Aerosol Dispersion Modeling

Simulation results of aggregate particle count from a side view of computational domain.


Researchers have found that wildfire smoke can transport millions of microscopic cells across far distances. This can cause problems to local biomes because these cells can be made up of pathogen cells.  The goal of this research is to collect field data on the amount of transported cells during a wildfire and develop a simulation that can show the spread of these particles.

Simulation Results

Below are some of my visualizations of the various simulations ran using the aerosol transport model.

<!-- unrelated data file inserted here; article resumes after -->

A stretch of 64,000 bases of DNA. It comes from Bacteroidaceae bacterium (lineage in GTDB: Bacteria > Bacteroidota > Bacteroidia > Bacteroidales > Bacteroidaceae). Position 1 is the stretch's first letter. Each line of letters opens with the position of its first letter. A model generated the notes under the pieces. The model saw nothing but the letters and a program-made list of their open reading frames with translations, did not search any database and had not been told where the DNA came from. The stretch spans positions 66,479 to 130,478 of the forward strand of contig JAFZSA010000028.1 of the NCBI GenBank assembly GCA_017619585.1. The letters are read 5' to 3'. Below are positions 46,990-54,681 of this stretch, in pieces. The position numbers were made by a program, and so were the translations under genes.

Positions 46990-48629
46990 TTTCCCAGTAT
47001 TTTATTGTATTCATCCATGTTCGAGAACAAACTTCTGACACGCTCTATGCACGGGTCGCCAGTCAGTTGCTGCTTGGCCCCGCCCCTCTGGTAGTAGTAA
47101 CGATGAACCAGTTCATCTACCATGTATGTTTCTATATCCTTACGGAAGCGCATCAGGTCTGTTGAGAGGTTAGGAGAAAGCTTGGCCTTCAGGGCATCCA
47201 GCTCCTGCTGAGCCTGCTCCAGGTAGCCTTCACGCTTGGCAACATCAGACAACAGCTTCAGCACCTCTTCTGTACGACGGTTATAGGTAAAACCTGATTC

Manning Creek Fire Simulation

Aggregate count of particles per pixel shows high velocity winds carry lots of particle downstream in atmospheric wind.

Grass Fire Simulation

Aggregate count of particles per pixel shows less transport of particles due to low wind speeds, however we can see that the aerosol transport model is adaptable to creating new particles with the shape of the fire perimeter.

Interactive 3D Particle Dispersion Plot

This figure is an interactive plot of the Manning Creek Fire that you can rotate, zoom in and out, and access particle location metrics. The land topography and fire area are displayed showing were the simulation domain and origin of dispersed particles. The particles are colors based on their captured simulation time, and we can see the particles were transported in high wind speeds early on in the simulation and less late in the simulation.